Sleep-related breathing disorders are a group of clinical conditions ranging fromhabitual snoring to obstructive sleep apnea syndrome (OSAS) during the lifespan.In children, other risk factors are represented by adenotonsillar hypertrophy, rhinitis,nasal structure alteration, cleft palate, velopharyngeal flap surgery, pharyngealmasses, craniofacial malformations, genetic syndrome (i.e. Down syndrome,Crouzon syndrome, and Apert syndrome), genetic hypoplasia mandibular (i.e.Pierre Robin syndrome, Treacher Collins syndrome, Shy-Drager syndrome, andCornelia De Lange syndrome), craniofacial traumas, chronic or seasonal rhinitis,asthma, neuromuscular syndromes, brainstem pathologies (i.e. Arnold-Chiarimalformation and Joubert syndrome), achondroplasia, and mucopolysaccharidosis.OSAS may affect the executive functioning such as motivational ability, planning,behavior modulation, ability to complete an action program, identification offunctional strategies to achieve the goal, problem solving, flexibility, monitoringand self-assessment of behavior in relation to results, change of task, or behaviorin the light of emerging information, which may be all impaired by nocturnalintermittent hypoxia also during the developmental age. The clinical presentationof OSAS can mimic other neurobehavioral symptoms, such as ADHD syndrome,learning problems, or can exacerbate the Fragile X syndrome, and generalized nonconvulsiveepilepsy symptoms.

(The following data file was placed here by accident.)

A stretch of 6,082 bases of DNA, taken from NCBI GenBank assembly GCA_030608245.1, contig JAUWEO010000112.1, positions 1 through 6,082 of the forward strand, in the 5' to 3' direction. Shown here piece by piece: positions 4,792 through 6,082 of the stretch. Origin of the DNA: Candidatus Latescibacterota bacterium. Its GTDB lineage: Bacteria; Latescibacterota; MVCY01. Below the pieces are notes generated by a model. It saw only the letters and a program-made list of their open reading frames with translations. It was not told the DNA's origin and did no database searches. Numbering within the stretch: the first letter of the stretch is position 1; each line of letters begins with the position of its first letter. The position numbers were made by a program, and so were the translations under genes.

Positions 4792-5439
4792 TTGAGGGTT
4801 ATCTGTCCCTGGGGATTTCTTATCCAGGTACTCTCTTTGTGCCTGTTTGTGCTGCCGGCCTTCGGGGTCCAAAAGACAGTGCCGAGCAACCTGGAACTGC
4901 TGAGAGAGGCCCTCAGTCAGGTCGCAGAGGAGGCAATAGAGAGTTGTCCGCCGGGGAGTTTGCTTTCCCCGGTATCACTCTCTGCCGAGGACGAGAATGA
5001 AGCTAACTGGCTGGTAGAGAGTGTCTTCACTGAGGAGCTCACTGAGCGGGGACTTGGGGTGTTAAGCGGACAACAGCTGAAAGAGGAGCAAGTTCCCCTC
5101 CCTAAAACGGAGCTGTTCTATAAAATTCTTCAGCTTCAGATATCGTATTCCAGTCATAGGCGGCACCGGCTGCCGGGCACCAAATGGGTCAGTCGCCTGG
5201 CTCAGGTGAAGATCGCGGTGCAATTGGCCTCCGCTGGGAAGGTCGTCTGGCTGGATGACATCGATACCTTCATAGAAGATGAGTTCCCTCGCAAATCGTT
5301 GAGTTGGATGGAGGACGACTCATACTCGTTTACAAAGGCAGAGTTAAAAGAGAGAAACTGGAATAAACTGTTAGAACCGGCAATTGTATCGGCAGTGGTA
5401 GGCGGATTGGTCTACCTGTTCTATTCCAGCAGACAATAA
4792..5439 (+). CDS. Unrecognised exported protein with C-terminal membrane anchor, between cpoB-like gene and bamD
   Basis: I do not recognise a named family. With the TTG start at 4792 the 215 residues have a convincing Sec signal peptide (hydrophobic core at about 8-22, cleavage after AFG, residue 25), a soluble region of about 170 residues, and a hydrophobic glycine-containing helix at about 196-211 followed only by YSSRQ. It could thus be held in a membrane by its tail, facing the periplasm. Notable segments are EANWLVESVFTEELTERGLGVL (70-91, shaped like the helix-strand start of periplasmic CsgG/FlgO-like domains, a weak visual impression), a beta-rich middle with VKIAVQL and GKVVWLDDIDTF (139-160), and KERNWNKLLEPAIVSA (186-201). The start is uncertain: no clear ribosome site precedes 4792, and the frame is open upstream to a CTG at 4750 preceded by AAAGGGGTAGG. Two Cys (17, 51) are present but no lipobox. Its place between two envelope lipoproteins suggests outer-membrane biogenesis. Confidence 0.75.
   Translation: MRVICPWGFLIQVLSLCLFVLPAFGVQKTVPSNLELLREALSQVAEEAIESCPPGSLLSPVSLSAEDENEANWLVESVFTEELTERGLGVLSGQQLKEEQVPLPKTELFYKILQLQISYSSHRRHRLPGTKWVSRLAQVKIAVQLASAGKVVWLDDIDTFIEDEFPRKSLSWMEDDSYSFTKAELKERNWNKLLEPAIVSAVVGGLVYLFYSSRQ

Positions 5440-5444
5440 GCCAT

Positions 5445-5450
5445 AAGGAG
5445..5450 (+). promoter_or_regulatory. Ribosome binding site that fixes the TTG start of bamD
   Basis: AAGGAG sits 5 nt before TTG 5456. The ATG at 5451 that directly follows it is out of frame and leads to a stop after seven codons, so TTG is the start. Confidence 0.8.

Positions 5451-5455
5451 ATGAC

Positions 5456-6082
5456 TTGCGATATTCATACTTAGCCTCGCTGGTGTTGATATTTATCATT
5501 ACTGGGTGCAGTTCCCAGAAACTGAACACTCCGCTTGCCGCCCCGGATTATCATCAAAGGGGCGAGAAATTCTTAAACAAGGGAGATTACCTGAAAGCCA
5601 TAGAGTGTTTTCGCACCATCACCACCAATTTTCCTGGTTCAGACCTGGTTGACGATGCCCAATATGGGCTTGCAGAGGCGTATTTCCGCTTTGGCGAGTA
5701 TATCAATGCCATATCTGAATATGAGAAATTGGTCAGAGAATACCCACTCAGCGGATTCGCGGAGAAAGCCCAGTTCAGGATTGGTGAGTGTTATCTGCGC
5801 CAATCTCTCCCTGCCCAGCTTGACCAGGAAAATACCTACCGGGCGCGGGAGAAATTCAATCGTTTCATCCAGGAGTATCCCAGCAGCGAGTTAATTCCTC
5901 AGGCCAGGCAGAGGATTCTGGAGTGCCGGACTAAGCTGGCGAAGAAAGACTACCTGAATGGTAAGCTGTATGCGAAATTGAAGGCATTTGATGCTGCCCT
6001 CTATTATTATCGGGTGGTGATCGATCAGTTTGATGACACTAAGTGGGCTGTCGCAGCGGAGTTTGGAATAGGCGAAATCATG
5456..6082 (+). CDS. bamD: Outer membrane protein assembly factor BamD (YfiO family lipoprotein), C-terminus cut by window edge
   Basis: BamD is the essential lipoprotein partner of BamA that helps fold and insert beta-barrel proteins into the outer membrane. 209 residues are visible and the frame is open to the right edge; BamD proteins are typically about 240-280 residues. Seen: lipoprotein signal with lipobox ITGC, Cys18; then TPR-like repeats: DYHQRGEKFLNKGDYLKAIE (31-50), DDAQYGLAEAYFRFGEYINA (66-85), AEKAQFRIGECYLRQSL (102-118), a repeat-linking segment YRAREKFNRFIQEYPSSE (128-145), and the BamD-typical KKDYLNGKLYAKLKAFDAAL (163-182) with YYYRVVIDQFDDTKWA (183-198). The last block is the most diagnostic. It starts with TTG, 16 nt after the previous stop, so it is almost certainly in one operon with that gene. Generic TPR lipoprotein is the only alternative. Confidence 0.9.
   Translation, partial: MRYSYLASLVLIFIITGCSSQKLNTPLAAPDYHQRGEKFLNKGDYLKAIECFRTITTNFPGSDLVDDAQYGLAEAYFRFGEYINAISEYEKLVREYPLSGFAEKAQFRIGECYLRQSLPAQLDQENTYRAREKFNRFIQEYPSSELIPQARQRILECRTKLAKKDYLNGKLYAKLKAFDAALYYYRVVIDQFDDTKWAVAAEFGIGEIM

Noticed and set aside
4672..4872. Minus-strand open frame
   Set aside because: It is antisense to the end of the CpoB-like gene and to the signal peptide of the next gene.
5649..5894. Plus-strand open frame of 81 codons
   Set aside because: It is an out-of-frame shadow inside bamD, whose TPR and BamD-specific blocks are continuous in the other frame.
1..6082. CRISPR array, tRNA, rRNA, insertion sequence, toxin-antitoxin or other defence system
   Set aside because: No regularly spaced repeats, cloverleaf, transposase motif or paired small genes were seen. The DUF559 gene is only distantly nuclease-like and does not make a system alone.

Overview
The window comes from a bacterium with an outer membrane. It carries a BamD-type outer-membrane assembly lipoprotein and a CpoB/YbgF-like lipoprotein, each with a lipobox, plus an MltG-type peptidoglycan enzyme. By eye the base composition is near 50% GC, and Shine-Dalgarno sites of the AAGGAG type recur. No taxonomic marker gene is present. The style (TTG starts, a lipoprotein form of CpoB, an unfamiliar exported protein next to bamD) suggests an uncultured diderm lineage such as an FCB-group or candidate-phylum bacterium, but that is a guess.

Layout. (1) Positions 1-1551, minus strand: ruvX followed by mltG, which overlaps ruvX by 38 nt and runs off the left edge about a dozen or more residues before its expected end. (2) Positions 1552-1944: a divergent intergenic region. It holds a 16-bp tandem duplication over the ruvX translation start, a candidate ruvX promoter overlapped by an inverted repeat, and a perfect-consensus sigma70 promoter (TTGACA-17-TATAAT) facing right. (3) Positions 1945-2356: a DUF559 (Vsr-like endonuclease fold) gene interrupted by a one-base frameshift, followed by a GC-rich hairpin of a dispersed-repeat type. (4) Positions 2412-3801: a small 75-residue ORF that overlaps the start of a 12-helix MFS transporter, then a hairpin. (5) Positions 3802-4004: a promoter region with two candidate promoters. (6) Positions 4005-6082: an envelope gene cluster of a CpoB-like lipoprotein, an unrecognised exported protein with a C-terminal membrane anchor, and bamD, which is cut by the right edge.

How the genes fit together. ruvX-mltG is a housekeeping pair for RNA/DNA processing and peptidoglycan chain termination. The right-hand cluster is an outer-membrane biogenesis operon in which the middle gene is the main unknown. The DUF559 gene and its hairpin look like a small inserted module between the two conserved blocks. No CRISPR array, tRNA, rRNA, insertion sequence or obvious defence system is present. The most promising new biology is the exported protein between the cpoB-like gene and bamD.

|Title of host publication||Updates in Sleep Neurology and Obstructive Sleep Apnea|
|Number of pages||17|
|Publication status||Published - 2020|
Parisi, L., Salerno, M., Roccella, M., Maltese, A., & Di Folco, A. (2020). Neuropsychological Alterations in Children Affected by Obstructive Sleep Apnea Syndrome. In Updates in Sleep Neurology and Obstructive Sleep Apnea